Based in Omaha, Nebraska, Farm Credit Services of America (FCSAmerica) is a financial services company offering loans, crop insurance, equipment leasing, and other related financial services to farmers and ranchers, agricultural-related cooperatives and agribusinesses, rural home buyers, and rural infrastructure providers.
FCSAmerica works with an external vendor that sends the company a series of extraction files to be ingested and maintained. Over time, internal ownership of the data system had shifted through many support teams. Gaps in knowledge emerged as duties shifted or people left the company. This is of course problematic for any data team.
Recently, the vendor upgraded its application and informed FCSAmerica that an estimated 500 fields would be deprecated or changed. That’s a lot of fields to contend with.
The team realized this was an opportunity to upgrade the supporting database and data processes and create new and shared knowledge that would be rooted in ongoing documentation and support.
The team broke the work down into three phases, studying the overall data impact of each phase before moving forward with any work.
During phase one and two, FCSAmerica had limited capability to scan technical metadata and optimize research. There were options to script some metadata queries to identify data touchpoints and dependencies. But beyond that, the options were constrained. The team took the approach of broadcasting the known data changes to all potential users, who were then asked to independently research specific impacts. It took several months to gather input, define work, and execute, while also feeling confident in doing so.
But why did it take them so long?
Well, in order to understand the impact of those changes on any reporting or other integrated systems, the team had to manually go through its ETL processes, database view objects, table objects and stored procedures and look at database dependencies native to the database. Then the team had to mentally stitch them together and put everything on a spreadsheet to send out to a large group of potential users to gauge the potential impact of these changes. The team asked each and every potential user how or if he/she used each particular field, and the impact of possibly removing or changing the field. The team, of course, had to wait for the flood of responses to come in and spend more time reconciling them.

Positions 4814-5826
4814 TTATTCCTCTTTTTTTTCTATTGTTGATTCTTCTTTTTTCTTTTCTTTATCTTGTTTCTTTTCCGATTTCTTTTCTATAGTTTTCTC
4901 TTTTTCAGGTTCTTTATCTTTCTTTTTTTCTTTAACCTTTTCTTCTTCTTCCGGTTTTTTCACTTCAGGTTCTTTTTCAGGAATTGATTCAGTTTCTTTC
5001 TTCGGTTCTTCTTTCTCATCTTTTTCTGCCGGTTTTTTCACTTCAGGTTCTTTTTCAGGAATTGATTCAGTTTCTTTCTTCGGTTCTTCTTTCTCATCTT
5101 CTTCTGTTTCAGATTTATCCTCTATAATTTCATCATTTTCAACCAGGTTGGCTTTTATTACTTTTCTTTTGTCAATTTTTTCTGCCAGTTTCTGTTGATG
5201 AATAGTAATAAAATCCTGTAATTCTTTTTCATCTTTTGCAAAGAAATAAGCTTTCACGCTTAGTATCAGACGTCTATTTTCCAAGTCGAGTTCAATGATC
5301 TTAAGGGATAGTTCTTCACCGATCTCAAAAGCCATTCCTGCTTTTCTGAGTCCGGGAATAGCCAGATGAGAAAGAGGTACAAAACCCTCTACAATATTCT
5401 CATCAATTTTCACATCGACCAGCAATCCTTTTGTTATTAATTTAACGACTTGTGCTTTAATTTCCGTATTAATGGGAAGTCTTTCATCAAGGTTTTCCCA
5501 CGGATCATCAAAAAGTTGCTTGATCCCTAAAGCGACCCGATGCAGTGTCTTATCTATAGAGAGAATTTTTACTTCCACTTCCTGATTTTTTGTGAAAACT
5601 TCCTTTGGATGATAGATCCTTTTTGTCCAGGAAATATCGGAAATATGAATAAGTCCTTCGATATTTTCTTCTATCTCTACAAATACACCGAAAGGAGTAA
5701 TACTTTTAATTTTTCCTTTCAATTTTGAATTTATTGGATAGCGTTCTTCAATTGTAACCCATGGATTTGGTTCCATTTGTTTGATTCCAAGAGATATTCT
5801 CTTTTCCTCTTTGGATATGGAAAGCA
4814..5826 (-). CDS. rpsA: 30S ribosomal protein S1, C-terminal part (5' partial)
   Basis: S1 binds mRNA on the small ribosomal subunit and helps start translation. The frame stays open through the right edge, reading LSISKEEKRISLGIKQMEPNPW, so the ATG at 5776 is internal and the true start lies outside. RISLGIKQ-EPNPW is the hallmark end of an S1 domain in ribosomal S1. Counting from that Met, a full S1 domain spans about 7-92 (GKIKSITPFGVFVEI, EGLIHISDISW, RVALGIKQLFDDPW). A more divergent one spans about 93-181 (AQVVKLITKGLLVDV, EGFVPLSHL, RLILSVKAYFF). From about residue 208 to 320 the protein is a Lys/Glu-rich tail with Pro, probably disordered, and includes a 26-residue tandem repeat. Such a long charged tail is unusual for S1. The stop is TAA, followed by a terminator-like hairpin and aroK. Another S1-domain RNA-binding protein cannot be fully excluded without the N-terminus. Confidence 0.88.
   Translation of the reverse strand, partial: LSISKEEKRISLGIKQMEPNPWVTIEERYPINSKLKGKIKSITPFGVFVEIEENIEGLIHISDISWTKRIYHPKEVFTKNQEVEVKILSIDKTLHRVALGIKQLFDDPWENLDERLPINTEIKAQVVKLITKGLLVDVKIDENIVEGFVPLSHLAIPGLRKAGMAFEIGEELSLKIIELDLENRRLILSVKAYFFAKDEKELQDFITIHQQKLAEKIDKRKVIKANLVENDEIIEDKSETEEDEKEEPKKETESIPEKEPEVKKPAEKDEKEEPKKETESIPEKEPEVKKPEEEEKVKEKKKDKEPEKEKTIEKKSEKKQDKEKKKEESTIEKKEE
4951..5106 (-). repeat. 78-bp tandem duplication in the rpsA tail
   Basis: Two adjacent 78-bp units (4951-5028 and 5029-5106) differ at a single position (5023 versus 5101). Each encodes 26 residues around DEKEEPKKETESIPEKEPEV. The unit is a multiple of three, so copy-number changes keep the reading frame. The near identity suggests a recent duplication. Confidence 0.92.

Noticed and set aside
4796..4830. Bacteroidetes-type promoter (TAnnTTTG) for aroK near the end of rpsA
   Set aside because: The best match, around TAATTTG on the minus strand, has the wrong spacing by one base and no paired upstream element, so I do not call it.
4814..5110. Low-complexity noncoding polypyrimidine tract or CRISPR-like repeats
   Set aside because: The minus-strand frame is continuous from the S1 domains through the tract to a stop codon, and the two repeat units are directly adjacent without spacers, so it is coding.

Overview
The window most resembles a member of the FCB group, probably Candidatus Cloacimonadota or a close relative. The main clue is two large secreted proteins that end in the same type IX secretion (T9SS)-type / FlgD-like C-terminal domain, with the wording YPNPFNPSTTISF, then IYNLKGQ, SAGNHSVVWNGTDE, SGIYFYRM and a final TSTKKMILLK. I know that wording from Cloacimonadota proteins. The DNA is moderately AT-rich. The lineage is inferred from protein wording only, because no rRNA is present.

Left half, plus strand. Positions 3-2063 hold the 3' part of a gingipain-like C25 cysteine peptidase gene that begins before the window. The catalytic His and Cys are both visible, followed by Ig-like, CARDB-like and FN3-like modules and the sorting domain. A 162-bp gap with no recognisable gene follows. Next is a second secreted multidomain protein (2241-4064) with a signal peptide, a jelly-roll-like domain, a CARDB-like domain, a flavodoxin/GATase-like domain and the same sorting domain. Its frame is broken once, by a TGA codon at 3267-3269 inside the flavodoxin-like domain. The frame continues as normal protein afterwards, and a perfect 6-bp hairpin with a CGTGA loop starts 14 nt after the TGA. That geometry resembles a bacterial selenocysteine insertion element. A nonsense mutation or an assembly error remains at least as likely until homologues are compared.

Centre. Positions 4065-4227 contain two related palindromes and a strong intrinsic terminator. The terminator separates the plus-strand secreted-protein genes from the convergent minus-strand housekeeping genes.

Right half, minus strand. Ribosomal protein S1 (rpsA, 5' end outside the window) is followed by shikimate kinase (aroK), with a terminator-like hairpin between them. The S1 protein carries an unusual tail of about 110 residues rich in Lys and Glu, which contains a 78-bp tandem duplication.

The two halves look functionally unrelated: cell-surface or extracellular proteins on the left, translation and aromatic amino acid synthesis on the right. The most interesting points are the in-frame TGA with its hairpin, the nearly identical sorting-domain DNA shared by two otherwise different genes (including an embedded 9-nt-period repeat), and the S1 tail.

Kelly, a System Analyst, joined the organization before the beginning phases of a data migration effort, and was asked to continue the research and requirements for the remainder of the project. Shortly before she joined, FCSAmerica implemented Octopai with encouragement to leverage the features for data lineage-related research. Kelly quickly began phase three impact studies using Octopai’s automated data lineage and discovery and was able to complete the remaining impact analysis, about 100 fields or so, in a day.
A single day!
Using Octopai, Kelly was able to target her research to specific resources for the questions she needed answers to. This enabled her to send out very concise communications to specific users such as, “Hey, I noticed you’re using this field for this specific report. The vendor is going to be removing that field or making a change to it, and you have X amount of time to make edits and refactor that.”
Instead of seeking input from a broad audience, many of whom might not look at the communication until one of their reports broke, Octopai significantly streamlined the process.
What used to take months, takes a day with automated data lineage & discovery.
Kelly recognized the self-service nature of Octopai right away and how it minimized the dependency on other people. With the technology’s intuitive features such as automated discovery, lineage, and global searchability she was able to get started immediately and completed the research in 1 day! This was a tremendous value add in her role, making lighter work for the research which led to more time being spent on development activities. Annualized, this saved the organization roughly 100 days of data research.
This is what the Farm Credit data evolution and transformation is all about.
From months to a day.